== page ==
The Captain’s Death Bed contains in fact the same delicious things to read as always; apparently her second or third draft was as good as her ninth or fifteenth; her last would be a little different, but surely not much better writing, that is clear. Only she, the good artist, without self-indulgence, would have known how much nearer with each change she was getting to the heart of her thought. For an example of how near she could come to it, read the three and one-half pages called “Gas.” It is about having a tooth out, in the same sense, as E. M. Forster once remarked, that Moby Dick is a novel about catching a whale.

  Now it is to be supposed that with this final gathering up of her life’s work the critics will begin their formal summings-up, analyses, exegeses; the
various schools will attack or defend her; she will be “placed” here and there; Freud will be involved, if he has not been already; elegies will be written: Cyril Connolly has already shed a few morning tears, and advised us not to read her novels for at least another decade: she is too painfully near to our most disastrous memories.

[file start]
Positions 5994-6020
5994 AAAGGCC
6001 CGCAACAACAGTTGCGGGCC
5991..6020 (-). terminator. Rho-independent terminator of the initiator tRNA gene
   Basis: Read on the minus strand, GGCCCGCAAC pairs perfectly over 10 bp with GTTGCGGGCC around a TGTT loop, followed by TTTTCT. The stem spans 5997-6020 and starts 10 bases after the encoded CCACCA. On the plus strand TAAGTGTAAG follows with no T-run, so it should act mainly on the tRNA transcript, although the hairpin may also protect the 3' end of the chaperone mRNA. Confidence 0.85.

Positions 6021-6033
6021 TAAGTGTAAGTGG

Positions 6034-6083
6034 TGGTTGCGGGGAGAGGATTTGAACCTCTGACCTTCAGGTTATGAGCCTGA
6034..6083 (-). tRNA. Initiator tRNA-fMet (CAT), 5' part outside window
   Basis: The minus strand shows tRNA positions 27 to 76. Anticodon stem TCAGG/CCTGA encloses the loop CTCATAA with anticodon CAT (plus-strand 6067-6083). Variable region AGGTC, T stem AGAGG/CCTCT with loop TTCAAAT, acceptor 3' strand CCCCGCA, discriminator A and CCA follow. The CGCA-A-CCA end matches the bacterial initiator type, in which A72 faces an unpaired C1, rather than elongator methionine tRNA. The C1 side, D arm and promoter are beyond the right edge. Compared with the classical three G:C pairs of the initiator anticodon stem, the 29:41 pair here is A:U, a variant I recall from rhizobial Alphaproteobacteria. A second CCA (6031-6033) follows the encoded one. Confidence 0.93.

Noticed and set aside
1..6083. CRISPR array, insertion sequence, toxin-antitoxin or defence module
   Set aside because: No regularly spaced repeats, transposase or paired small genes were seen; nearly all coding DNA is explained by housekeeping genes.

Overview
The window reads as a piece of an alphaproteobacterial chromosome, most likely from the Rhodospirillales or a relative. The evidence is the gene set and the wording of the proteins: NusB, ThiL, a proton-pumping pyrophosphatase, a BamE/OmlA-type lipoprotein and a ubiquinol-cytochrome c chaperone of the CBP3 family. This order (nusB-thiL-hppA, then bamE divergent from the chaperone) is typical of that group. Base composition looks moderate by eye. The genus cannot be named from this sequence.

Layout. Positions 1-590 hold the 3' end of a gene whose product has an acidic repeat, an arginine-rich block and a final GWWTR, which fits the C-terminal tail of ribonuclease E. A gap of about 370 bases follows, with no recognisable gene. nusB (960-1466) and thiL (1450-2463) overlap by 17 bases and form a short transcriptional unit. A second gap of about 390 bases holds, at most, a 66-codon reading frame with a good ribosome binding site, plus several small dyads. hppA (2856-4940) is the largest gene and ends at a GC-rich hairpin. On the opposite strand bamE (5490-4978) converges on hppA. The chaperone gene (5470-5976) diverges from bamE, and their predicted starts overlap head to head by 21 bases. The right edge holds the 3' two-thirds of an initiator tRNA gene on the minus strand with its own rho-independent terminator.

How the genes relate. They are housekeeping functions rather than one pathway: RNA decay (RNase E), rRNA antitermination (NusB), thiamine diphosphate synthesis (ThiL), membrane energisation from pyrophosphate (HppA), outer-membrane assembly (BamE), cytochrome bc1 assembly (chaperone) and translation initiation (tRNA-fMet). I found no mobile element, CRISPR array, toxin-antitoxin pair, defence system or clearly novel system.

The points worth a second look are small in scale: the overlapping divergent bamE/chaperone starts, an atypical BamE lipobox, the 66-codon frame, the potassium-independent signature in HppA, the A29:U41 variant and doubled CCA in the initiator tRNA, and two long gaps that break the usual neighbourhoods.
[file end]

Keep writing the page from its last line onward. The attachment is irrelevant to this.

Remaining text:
It turns out merely that Mr. Connolly wishes us to neglect her because she reminds him of the thirties, which he, personally, cannot endure. A great many of us who have no grudges against either the twenties or the thirties will find this advice mystifying. And there is a whole generation springing up, ready to read what is offered, who know and care nothing for either of those decades. My advice must be exactly the opposite: read everything of Virginia Woolf’s now, for she has something of enormous importance to say at this time, here, today; let her future take care of itself.